NCUA has filed a civil lawsuit that seeks a $6.9 million judgment against Svetislav Vujovic of Brunswick, Ohio, who also has been indicted for allegedly embezzling more than $2.3 million in the $70 million fraud cased that led to the collapse of the St. Paul Croatian Federal Credit Union in 2010.
Filed Nov. 11 in U.S. District Court in Cleveland, the suit also names Vujovic’s wife, Rada, as a defendant, but she has not been charged with any crimes.
NCUA is seeking a monetary judgment against the Vujovics that amounts to “three times the value of the funds that were unlawfully converted (in excess of $2.3 million) by the defendants,” according to the lawsuit.
What’s more, NCUA’s 27-page lawsuit claims the Vujovics “have been and continue to be unjustly enriched by their retention and use of (SPCFCU) funds reflected in their various accounts totally in excess of $2.9 million.”
In September, Svetislav pleaded not guilty to a 14 count indictment that charged him with financial fraud, money laundering, making false statements to a federal credit union and giving commissions or gifts for procuring loans.
According to the federal indictment, Svetislav allegedly set up six businesses, Cleveland Comfort Corp., Balkan Enterprise Inc., Balkan Contracting, GNRS Properties LLC and SND Inc., to fraudulently obtain loans from 2004 to 2008.
The indictment also alleged that Vujovic gave $20,000 in cash payments to Anthony Raguz, the former CEO/president of SPCFCU, who was sentenced to 14 years in federal prison in November 2012 for his central role that led to one of the largest fraud cases in U.S. credit union history.
Raguz admitted to approving more than 1,000 fraudulent loans totaling $70 million to over 300 account holders at credit union from 2000 to 2010. He also accepted bribes totaling $1 million to approve loans, according to the original indictment.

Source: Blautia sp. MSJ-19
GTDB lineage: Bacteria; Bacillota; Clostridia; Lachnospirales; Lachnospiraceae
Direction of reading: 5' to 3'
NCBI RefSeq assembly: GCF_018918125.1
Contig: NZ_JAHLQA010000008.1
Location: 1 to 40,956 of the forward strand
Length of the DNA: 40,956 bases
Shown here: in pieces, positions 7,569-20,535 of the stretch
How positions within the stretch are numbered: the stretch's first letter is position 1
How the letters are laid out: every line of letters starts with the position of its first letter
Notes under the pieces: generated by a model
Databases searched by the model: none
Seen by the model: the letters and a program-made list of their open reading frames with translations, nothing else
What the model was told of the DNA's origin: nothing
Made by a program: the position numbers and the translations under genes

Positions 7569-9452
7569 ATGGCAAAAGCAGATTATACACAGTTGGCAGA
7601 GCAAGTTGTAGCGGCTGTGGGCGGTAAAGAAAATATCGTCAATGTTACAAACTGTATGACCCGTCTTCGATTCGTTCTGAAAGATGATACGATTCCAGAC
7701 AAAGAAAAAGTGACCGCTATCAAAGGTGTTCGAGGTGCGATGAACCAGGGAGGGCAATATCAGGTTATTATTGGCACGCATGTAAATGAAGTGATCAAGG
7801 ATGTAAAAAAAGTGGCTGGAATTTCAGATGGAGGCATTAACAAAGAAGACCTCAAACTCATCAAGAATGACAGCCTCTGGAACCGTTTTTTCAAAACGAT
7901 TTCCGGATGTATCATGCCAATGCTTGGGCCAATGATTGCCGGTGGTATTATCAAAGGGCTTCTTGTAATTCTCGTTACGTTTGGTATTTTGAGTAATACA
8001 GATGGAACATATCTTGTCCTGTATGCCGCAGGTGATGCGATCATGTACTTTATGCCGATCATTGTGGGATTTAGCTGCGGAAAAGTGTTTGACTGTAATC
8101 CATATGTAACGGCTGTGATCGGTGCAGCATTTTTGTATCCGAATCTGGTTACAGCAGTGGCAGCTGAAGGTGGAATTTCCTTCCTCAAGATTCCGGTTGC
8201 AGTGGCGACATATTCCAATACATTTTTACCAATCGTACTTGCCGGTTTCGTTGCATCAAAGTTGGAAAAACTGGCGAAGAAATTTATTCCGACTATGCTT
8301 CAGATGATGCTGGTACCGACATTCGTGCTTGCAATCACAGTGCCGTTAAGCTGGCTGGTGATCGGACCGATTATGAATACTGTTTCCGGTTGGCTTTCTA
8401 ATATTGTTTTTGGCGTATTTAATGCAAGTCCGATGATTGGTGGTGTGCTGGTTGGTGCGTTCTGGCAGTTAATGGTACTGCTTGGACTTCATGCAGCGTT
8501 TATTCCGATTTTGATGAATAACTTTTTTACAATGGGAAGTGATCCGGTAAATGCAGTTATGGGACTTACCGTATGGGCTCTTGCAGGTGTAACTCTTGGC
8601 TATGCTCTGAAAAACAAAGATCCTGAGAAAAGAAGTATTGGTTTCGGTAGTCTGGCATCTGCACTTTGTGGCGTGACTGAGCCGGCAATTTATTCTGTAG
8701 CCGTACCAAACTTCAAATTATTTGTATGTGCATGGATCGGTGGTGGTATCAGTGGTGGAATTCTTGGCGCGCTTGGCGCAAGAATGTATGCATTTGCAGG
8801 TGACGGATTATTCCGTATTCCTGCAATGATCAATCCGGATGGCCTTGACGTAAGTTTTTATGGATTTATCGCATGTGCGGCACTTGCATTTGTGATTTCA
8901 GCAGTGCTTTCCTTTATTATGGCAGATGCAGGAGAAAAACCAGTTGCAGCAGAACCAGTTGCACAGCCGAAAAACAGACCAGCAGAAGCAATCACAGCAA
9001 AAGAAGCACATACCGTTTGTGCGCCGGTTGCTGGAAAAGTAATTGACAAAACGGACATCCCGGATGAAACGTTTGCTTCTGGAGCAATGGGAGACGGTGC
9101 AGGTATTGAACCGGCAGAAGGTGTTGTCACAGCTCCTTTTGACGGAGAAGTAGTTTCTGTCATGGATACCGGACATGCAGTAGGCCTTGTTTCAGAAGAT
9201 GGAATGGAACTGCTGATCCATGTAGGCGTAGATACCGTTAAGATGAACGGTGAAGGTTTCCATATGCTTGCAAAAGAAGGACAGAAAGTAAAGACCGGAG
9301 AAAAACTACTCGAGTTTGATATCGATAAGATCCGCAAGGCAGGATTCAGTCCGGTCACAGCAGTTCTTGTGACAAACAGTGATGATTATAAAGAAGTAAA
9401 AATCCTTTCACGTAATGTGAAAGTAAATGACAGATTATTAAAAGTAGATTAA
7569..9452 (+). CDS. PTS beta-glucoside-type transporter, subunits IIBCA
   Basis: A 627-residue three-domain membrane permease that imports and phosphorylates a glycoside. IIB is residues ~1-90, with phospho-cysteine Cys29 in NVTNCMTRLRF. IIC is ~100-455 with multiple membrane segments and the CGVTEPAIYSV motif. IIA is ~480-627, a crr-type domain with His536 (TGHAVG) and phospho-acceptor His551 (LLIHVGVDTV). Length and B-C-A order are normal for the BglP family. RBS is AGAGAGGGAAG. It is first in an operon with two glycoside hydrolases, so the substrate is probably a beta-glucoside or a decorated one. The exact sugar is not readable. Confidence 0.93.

Although SPCFCU was not permitted to issue commercial loans, it did issue “share-secured” loans, which meant that the borrower pledged funds on deposit as collateral with SPCFCU that matched or exceeded the loan amount, court documents show. However, SPCFCU would sometimes issue “reset loans” to its members. A reset loan issued to cover delinquent payments on old loans, according to the federal indictment.
The NCUA lawsuit claims Vujovic’s wife, Rada, jointly at times applied for and obtained shared-secured loans. But the Vujovics failed to maintain in funds in their SPCFCU account that matched or exceeded the loans of more than $420,000 they obtained from the credit union, according to NCUA’s suit.
When the Vujovics did not repay the loans, SPCFCU reset the loans by paying off the past due principal and interest and established a new account in the borrowers’ name equal to the prior principal plus accrued interest, court documents show. What’s more, when Vujovic’s loan accounts were reset, additional loans were extended for his benefit, the NCUA alleges.
Svetislav Vujovic allegedly repeated this fraudulent scheme through the businesses he controlled and embezzled more than $2.3 million, the NCUA suit said.
The NCUA has projected its loss in the SPCFCU case to be $186.4 million. The liquidation of the credit union has so far netted $22.6 million in recoveries from all areas including loan payments and liquidation of cash accounts.
The agency has filed 61 lawsuits against SPCFCU-related parties claiming more than $4 million in damages and said late last year that it had recovered $1.2 million so far.